But if they had been thrice as many, oh, four times as many, old Fezziwig would have been a match for them, and so would Mrs. Fezziwig. As to her, she was worthy to be his partner in every sense of the term. If that's not high praise, tell me higher and I'll use it. A positive light appeared to issue from Fezziwig's calves. They shone in every part of the dance like moons. You couldn't have predicted at any given time what would become of them next. And when old Fezziwig and Mrs. Fezziwig had gone all through the dance, advance and retire; both hands to your partner, bow and courtesy, corkscrew, thread the needle, and back again to your place; Fezziwig cut so deftly that he appeared to wink with his legs, and came upon his feet again with a stagger.

When the clock struck eleven the domestic ball broke up. Mr. and Mrs. Fezziwig took their stations, one on either side of the door, and shaking hands with every person individually, as he or she went out, wished him or her a Merry Christmas!. 

Happy Christmas darling Emily and Annabel- your Grand=parents shall be Mr and Mrs Fezziwig this year!

Your ever-loving Grand-mother, GiGi xxx

Friday, 12 December 2014

Mrs Dipity

Dearest Emily,

When I began your 'Tales from the Bookroom' blog, it was fired by my experiences working in The Book shop in Yarmouth. I was constantly surprised, delighted and mystified by the serendipitous alchemy that books in a shop, and the people who desire them produced. Add into the mix some Classic FM, and a zen-like happiness and ever-winding trail of unexpected events seemed to unfurl.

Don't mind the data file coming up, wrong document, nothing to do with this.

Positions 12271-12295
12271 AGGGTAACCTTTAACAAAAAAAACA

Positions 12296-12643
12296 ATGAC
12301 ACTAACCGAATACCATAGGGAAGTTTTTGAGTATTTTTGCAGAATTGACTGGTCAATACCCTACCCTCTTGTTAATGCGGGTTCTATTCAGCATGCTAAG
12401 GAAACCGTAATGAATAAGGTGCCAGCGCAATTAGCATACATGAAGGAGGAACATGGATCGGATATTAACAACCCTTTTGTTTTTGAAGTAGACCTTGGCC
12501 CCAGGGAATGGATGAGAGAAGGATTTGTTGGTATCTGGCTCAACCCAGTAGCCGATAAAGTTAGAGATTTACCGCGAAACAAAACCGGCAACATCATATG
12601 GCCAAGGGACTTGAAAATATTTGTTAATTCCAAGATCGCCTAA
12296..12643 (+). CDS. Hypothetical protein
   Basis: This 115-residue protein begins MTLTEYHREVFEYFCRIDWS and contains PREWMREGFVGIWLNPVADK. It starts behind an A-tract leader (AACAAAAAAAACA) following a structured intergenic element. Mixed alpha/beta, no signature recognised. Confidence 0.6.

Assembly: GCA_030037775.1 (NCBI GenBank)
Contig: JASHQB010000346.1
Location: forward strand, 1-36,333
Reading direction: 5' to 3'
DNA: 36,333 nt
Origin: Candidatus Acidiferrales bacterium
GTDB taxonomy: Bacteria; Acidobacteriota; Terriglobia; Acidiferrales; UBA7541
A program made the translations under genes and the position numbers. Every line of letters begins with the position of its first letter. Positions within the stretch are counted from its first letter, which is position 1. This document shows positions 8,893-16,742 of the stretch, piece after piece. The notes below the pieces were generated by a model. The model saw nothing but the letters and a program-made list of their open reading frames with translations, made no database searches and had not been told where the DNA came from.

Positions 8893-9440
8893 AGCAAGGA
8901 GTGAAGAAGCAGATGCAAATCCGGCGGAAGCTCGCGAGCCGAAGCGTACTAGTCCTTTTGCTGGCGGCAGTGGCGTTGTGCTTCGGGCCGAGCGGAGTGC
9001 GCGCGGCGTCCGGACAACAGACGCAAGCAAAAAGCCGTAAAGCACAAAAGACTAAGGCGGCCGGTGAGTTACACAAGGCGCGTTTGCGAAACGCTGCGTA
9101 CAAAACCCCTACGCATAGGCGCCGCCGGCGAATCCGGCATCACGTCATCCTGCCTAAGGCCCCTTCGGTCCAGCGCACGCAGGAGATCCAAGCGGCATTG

So, dear Em, it has been for myself. The tangents that I've set myself off on- fired up by books and their life-style- have all culminated in my own Bookshop/cafe. Who knew!

It's such fun Em, books to sell, and meeting the interesting people who want them. Plus coffee and cake on tap.  However, an unexpected problem has occurred. Apparently- I am not Mrs Middleton.

There have been so many times that I have been told I don't look like her- and I shall simply have to aquiesce. So here she is Emily- introducing 'Mrs Middleton' (or- as I prefer to call her 'Mrs Dipity'.)

I shall remain, your ever-loving Grand-mother,

GiGi xxx